Receiving Basin Added

In the spring of 1918 two 7.5 m. g. d. low head motor driven centrifugal pumps and vacum pumps were installed at the southwest field as boosters, discharging into the 30-inch suction line and delivering the water to the 12 million gallon pumps mentioned above. At this booster station now has been constructed a receiving basin of 1,000,000 gallons capacity which when in operation will receive the water from the booster pumps, aerate it, reducing the iron which it contains and feed it to the large pumps as well as afford a small storage should the large pumps distribute less at times than the boosters discharge. This basin is of reinforced concrete construction with flat slab roof design of one chamber with controlling equipment and facilities for cleaning. A by-pass is provided to deliver the water to the large pumps, while for various reasons the basin may not be in operation.

Work already has been started on permanent installations for the development of the northeast field. The number of wells, which will be 12 inches in diameter, to be drilled in this field will depend on the amount of water each will supply. Eight have already been contracted for and it is likely that at least 14 will be drilled. The eight 6-inch wells will also be utilized with the permanent installations. Each well will be provided with pumping equipment of some time not yet determined and will discharge into a 1.5 million gallon capacity receiving basin of similar construction as that in the southwest end. A new pumping station (Fig. 1) is being erected adjacent to this receiving basin and building and equipment already has been contracted for. This building will be of concrete brick and steel construction. It will house four high head motor driven centrifugal pumps each of five million gallons capacity, three of which will be in continuous service and one for reserve. The water will flow from the receiving basin to the pumps and will be discharged into the distribution system and to the equalizing basin.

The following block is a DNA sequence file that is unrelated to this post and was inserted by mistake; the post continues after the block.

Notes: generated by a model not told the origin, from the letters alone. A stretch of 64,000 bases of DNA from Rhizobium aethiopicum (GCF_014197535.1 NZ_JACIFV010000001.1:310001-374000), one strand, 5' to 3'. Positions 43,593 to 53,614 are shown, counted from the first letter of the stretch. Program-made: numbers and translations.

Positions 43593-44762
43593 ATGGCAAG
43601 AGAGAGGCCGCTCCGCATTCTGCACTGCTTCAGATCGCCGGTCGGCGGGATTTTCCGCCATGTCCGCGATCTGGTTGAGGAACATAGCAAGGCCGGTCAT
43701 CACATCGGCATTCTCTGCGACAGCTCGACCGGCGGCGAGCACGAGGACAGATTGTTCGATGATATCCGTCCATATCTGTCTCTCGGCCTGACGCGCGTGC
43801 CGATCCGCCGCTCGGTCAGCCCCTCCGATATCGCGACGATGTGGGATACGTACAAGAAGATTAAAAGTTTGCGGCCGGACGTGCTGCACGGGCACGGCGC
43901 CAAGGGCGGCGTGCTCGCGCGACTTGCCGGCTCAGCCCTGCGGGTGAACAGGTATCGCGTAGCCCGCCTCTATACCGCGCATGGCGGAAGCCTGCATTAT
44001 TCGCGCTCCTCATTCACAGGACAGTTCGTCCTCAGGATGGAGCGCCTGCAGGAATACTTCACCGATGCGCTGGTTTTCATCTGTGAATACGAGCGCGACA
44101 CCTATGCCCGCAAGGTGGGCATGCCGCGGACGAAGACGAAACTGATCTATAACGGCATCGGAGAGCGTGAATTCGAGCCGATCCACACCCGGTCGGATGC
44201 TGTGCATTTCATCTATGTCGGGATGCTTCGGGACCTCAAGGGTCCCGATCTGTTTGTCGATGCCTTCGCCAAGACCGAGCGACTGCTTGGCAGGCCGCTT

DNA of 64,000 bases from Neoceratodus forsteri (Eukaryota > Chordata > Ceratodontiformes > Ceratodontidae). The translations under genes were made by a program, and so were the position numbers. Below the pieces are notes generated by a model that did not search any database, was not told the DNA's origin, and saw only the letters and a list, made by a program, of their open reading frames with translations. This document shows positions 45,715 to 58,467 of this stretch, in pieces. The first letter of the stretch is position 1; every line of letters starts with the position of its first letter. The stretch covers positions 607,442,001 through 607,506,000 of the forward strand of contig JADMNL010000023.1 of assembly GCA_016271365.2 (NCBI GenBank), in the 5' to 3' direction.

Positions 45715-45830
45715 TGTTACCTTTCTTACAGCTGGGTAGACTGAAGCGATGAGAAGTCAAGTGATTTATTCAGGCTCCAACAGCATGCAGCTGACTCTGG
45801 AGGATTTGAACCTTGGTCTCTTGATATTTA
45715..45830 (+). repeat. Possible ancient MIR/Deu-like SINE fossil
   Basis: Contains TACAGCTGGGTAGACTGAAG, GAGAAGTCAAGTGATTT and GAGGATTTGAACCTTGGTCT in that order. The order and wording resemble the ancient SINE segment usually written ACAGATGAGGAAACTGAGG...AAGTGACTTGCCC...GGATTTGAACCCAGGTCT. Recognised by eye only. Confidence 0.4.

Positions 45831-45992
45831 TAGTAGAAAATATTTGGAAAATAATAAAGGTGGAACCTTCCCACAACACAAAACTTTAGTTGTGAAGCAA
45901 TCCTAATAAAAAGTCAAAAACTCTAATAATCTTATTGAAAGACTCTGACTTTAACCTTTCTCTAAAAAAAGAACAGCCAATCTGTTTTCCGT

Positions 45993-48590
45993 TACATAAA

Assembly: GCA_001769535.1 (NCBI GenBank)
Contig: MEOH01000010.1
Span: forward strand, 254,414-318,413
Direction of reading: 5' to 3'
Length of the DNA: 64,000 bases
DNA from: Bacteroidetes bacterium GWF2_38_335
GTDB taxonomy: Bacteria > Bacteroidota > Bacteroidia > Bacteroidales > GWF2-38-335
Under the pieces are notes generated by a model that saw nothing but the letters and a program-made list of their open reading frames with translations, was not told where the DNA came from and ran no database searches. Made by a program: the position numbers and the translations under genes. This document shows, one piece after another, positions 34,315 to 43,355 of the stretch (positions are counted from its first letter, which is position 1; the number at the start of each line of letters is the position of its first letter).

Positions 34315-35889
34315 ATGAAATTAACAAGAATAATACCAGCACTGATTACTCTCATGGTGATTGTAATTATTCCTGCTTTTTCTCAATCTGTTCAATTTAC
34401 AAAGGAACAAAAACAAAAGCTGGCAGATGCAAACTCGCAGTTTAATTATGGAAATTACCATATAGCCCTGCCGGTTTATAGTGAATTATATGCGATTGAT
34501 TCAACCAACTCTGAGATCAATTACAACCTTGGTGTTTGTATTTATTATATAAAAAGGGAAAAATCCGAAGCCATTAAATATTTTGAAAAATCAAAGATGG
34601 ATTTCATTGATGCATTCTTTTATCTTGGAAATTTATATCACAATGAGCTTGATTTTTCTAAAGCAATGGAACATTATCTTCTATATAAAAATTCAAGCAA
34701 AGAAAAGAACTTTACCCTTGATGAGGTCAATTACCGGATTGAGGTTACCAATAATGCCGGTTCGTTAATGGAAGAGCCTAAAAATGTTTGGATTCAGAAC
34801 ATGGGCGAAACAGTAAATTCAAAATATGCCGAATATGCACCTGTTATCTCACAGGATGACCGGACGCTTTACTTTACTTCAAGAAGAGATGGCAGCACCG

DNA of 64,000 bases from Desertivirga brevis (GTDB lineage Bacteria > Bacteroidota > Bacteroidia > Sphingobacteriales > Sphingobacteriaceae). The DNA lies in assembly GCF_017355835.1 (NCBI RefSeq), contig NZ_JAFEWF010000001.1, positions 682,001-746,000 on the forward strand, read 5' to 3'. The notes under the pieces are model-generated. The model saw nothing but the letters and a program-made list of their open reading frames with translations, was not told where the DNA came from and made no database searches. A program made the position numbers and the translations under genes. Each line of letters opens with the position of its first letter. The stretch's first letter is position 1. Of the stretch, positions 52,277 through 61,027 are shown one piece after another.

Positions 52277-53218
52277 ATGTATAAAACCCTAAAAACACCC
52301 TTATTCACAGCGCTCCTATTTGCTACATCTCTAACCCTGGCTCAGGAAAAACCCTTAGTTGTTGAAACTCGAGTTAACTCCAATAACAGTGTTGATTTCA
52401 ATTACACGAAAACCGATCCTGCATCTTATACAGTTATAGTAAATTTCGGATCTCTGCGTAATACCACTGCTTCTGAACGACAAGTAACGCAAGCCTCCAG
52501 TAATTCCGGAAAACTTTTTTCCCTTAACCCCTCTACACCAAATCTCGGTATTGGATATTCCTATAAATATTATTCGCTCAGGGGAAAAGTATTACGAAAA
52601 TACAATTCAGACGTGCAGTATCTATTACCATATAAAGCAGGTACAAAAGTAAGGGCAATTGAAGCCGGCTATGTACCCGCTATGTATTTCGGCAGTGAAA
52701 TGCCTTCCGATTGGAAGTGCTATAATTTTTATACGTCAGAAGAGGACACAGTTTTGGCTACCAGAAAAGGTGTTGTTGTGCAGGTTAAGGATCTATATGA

Fig. 1—Foundation of Canton Pumping Station

Equalization Basin Largest Unit

The equalizing basin for which the contract has been awarded and on which work is progressing rapidly will be of 15,000,000 gallon capacity, and will be the largest individual project of the development. The bottom of this basin will be 154 feet higher than the public square level, affording ample pressure for ordinary use. It will be of reinforced concrete construction, flat slab roof, two chambers and facilities for cleaning. The valve chamber will have electrically operated 36-inch valves as well as necessary checks. A 36-inch main will lead from the new pumping station to this basin a distance of about two miles, with various branches to mains in other streets which are intercepted. From the basin a 36-inch main, later reduced to 30 inches, will deliver the water to the heart of the city. The illustration on the cover shows the floor of the equalization basin in course of construction and (Fig. 2) shows the work further developed, with the reinforced concrete walls partly erected.

All structures were to be completed by the end of the present year, but it probably will take until the early part of the 1921 season to complete laying the large mains. This schedule of improvement was recommended by the city water commission. The late R. Winthrop Pratt of Cleveland prepared the plans and two local contractors are building the structures and the city water works department will install the mains and meters.

Louis Bogliger, head of the city water works department, is a practical man and has been many years as water works superintendent. His former assistant George Reese is a capable engineer and supervises all detail in the mammoth development.

Work Completed or In Process of Construction

Below is a comparative report of the work already completed or in process of construction, compiled by former Service Director William I. Zink, and submitted recently to William Zillinger, head of the city water commission. Mr. Zink was responsible for pushing the project to completion.

Items and Estimated Cost of Work

Herewith given is a report listing the contractors doing the work together with the particular items and estimated cost of the job:

Contracts Entered Into and Work Completed or Under Construction

Fig. 2—Construction of Walls and Floor of Canton Equalization Basin